Birthright, Masa participants to get six month visas to stay in Israel after program ends

Bureaucratic problems experienced by “identity program” participants proving Jewish status for extended stay to be significantly eased.

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January 25, 2016 13:28
2 minute read.
Birthright

Birthright participants pose on top of Masada.. (photo credit: TAGLIT-BIRTHRIGHT)

The goal of endearing the State of Israel to young Jews from the Diaspora just got a little bit easier, following the approval this week by Interior Minister Aryeh Deri of new regulations allowing Birthright and Masa participants to work and stay in Israel for six months after their trip ends without having to prove their Jewish status.

When signing up to join Birthright trips and Masa programs, participants, in most cases, are not required to provide documentary evidence of their Jewish identity. Until now, if they wanted to extend their visas for a significantly longer period, as a sizeable number of participants do, the Interior Ministry would ask for documentary proof that they are indeed Jewish – such as a letter from a community rabbi, the marriage certificate of their parents or similar documents.

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Many participants on such programs are not affiliated with a Jewish community and find it hard to prove their Jewish status and provide such documentation. This often caused undue difficulties for these visitors and exposed them to inconvenient bureaucracy at ministry branches in a process that was feared could make them feel as if the State of Israel was rejecting their Jewish identity, precisely following a tour that is designed to strengthen their affiliation.

In December, MK Nachman Shai (Zionist Union), who has been working on this issue for some time, proposed legislation to overcome the problem. A vote on his bill was postponed and the government promised to deal with the issue administratively instead.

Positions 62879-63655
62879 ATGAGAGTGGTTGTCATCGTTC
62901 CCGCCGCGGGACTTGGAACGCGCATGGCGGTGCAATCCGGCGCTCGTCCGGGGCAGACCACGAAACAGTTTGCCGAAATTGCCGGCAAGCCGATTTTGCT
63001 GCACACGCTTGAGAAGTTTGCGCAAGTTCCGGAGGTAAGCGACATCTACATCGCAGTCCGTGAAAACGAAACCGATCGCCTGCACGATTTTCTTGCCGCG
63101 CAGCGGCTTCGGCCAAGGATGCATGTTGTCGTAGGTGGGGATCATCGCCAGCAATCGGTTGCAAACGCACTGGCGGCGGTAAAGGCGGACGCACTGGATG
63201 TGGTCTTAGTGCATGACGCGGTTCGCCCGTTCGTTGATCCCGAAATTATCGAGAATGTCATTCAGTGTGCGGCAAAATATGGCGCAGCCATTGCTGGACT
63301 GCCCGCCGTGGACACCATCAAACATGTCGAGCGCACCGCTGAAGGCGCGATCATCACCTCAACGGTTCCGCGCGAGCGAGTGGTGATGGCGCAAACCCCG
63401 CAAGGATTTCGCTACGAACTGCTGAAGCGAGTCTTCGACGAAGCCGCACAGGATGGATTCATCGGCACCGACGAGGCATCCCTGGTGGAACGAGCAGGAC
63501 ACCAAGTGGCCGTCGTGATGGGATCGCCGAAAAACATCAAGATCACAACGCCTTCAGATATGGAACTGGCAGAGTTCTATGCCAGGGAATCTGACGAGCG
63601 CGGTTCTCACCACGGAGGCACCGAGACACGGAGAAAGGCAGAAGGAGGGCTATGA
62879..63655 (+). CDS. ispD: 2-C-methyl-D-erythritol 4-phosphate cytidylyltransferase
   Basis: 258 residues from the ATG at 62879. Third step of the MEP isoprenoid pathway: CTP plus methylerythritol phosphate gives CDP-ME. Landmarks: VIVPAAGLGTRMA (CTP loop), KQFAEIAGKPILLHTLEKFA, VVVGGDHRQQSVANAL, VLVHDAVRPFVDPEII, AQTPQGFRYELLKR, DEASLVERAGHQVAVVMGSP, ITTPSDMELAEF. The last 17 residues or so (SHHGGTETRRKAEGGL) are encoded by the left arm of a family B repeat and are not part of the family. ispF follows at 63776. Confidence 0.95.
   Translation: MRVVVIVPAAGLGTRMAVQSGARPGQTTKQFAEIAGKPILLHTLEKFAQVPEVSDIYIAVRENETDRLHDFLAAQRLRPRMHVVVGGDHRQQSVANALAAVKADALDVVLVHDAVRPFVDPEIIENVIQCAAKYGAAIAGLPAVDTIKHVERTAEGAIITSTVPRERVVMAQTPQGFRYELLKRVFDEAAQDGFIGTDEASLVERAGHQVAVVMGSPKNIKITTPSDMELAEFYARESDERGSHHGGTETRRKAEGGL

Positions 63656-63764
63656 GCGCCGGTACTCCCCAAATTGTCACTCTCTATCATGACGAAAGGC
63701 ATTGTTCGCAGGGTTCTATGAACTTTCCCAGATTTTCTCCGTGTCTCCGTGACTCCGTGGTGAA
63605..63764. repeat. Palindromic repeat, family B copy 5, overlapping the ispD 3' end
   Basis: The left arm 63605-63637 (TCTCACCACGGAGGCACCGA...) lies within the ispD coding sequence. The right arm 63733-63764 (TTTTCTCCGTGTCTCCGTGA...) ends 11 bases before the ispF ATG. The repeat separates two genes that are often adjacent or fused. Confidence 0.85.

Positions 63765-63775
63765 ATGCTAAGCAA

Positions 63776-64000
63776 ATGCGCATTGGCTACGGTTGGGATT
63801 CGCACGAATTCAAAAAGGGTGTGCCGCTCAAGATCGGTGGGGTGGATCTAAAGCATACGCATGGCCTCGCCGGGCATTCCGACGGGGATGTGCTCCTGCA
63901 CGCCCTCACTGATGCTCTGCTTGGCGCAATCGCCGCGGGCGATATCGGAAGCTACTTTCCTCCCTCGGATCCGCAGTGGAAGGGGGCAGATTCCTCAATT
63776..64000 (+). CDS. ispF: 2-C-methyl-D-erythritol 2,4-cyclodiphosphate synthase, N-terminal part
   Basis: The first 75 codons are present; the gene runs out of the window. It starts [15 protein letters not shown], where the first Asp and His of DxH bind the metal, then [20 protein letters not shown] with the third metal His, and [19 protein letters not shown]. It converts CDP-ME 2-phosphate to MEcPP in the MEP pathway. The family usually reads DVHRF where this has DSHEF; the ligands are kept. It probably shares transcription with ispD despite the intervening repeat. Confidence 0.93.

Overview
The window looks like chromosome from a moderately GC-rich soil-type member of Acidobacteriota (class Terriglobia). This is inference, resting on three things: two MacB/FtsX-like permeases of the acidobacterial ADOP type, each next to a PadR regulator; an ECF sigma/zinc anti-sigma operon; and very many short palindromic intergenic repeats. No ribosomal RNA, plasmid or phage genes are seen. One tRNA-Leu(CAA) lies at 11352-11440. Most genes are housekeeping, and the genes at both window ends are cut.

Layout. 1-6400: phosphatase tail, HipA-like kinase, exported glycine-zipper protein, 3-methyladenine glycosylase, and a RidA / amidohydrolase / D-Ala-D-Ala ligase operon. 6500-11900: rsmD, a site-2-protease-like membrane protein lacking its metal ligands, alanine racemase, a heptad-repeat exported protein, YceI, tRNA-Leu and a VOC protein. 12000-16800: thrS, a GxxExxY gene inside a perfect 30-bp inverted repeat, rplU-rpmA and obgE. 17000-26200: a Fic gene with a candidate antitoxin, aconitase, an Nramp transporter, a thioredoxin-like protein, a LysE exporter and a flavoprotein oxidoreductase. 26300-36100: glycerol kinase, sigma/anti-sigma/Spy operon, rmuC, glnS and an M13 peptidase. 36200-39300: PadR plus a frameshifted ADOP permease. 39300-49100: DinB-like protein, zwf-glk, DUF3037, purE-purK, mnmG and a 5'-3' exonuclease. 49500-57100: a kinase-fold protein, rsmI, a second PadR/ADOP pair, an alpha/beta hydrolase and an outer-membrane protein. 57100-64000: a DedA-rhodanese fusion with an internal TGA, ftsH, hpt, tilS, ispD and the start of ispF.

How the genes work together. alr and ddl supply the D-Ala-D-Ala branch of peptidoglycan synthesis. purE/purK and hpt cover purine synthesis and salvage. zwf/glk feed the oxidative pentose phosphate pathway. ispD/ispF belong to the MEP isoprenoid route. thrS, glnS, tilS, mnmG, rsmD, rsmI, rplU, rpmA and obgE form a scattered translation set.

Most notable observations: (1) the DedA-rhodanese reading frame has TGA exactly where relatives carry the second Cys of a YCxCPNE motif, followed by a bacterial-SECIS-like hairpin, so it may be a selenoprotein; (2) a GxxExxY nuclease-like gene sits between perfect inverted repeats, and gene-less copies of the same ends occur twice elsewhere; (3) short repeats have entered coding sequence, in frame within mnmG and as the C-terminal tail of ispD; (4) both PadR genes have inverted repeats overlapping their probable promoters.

This week, Deri approved the new regulations which automatically grant participants in “identity programs” like Birthright and Masa a six month residence and work visa without having to prove their eligibility for the right of return. 

The ITIM religious services organization which has helped participants in such programs try to overcome their bureaucratic difficulties and which has lobbied for a change in the regulations welcomed the decisions. “We are gratified that the new Interior Minister took it upon himself to enable Jewish identity program participants to further their experience of Judaism and Zionism in Israel and we are pleased about the partnership we forged with MK Nachman Shai to make this happen,” said ITIM director Rabbi Seth Farber.

“When ITIM was first approached by participants in these programs seeking to stay in Israel, we were shocked that the Ministry of Interior was blocking the way from young Jews to build upon their Jewish identity program experiences. “The “breathing room” that the new protocols provide will enable those students and young people who wish to stay in Israel and perhaps emigrate, to make their way through the Israeli bureaucracy without feeling threatened.”

“The situation until now was ridiculous,” said Shai.

“We want that these youth stay here, to be impressed by the State of Israel and hopefully decide to live here,” said Shai. “The change in the regulations means they will be able to stay and work without needing a visa and I’m happy that this has finally been achieved.


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